Above all, they said, the report serves as vindication. Their protest chants following the police killing of unarmed black teenager Michael Brown declared that Ferguson police were racially discriminatory. Now, they noted, DOJ has said they were right.
“I live in Ferguson so I knew this. We always knew what was going on,” said Tony Rice, one of the young leaders who became a key coordinator for the protests outside the Ferguson police department. “The way the police treat us, that’s nothing new to us.”
The federal review concluded, among other things, that while African Americans make up 67 percent of the population in Ferguson, they accounted for 93 percent of all arrests between 2012 and 2014.
“I would speculate that the same pattern and practices of Ferguson exist in every other department in St. Louis County,” said Adolphus Pruitt, the president of the St. Louis NAACP, which has filed racial discrimination complaints against county police to the DOJ in the past and still awaits a response.
Now, Pruitt and others said, Jackson must go and the department should be disbanded.
“It’s time for the Ferguson police department to disappear,” he said.
DOJ concluded that African Americans accounted for 85 percent of all people stopped by Ferguson police officers and 90 percent of all citations issued. The report also notes several racist jokes sent by city and police officials via e-mail. In 13 of 14 police canine-bite incidents for which racial information was available, it says, the person bitten was African American.
“Ray Charles could see the institutional racism that’s going on here in Ferguson,” said state Sen. Maria Chappelle-Nadal. Chappelle-Nadal said she is eager to read the full report, and is outraged by details reported by the Washington Post and other media outlets. Specifically, she is incensed by statistics showing black people being bitten by police dogs while in custody.
“I’m disturbed by what I’m reading,” she said. “We’re allowing police dogs to bite people? What is this, 1955?”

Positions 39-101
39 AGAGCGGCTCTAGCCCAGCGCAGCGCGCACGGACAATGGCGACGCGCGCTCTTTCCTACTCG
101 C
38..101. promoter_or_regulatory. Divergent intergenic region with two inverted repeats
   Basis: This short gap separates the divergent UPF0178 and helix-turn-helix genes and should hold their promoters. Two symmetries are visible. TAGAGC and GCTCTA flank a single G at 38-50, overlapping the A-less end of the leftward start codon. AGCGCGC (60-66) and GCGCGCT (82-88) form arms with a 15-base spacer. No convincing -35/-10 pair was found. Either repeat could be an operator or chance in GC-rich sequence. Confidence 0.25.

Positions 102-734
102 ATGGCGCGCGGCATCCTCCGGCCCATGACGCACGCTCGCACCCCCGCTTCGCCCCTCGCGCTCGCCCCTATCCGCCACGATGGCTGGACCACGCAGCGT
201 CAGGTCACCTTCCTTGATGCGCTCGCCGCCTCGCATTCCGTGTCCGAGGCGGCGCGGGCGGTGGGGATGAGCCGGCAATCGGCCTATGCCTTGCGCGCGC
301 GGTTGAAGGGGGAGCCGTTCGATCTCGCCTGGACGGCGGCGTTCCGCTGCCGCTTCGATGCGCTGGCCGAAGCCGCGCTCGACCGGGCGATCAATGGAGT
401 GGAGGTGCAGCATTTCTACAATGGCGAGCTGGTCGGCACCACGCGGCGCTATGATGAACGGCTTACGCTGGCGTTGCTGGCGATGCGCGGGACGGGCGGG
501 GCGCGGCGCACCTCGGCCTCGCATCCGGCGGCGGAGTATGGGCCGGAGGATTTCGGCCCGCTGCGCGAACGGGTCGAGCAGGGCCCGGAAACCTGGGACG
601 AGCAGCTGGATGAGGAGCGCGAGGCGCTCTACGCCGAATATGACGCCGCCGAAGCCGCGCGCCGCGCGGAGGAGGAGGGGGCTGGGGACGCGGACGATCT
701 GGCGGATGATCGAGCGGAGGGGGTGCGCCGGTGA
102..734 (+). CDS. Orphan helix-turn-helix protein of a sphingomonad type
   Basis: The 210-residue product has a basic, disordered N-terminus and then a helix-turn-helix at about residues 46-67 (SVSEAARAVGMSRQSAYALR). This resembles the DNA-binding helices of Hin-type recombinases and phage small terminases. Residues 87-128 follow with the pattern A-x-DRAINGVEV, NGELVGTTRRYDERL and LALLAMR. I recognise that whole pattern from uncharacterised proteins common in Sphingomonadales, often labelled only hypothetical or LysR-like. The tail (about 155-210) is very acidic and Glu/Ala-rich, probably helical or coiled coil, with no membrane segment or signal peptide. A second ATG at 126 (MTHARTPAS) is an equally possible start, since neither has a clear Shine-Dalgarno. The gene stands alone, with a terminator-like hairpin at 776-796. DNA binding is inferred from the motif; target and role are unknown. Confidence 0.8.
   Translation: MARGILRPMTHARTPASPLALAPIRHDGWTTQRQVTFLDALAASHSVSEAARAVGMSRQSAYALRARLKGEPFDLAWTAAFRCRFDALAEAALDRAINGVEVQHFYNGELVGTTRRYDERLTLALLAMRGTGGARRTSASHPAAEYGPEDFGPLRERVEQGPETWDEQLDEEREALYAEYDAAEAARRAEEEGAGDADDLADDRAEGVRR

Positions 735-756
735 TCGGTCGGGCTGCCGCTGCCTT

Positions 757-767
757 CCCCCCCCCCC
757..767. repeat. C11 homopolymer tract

An outspoken critic of Ferguson’s police chief and major, she said both should resign.
“They need to get rid of the police chief, that’s the first thing they should do,” Chappelle-Nadal said. “They should have disbanded this police department in August.”
Patricia Bynes, Ferguson’s Democratic committeewoman, said that she is not confident that Ferguson city and police officials will cooperate with the DOJ, noting that the federal officials may have to sue the city.
“You’re letting dogs attack people. Let’s just talk about the inhumanity of this entire situation,” Bynes said. “So no wonder you could let a young man’s body lie out in the street for four and a half hours.”
“This is not news to anybody who lives in this region,” Bynes said. “But if we allow this to be just another day in St. Louis County, it’s going to be really sad.”
In the meantime, Bynes said that the Ferguson mayor, police chief and city manager should all resign.
“Everybody needs to take a hard look at themselves,” Bynes said. “We need a lot more people to get upset, a lot more people to get courageous.”
The Rev. Derek Robinson, who has been active in the protests, vowed that the DOJ report will cause protests to intensify in Ferguson. And other protest leaders praised the DOJ report, but noted that change is a long process.
“This is a small victory,” said Cat Daniels, known as “Mama Cat” among protesters, for whom she often cooks and provides community meals. “It validates what we’ve been screaming for all of these months. We’ve got a long way to go, but this is something.”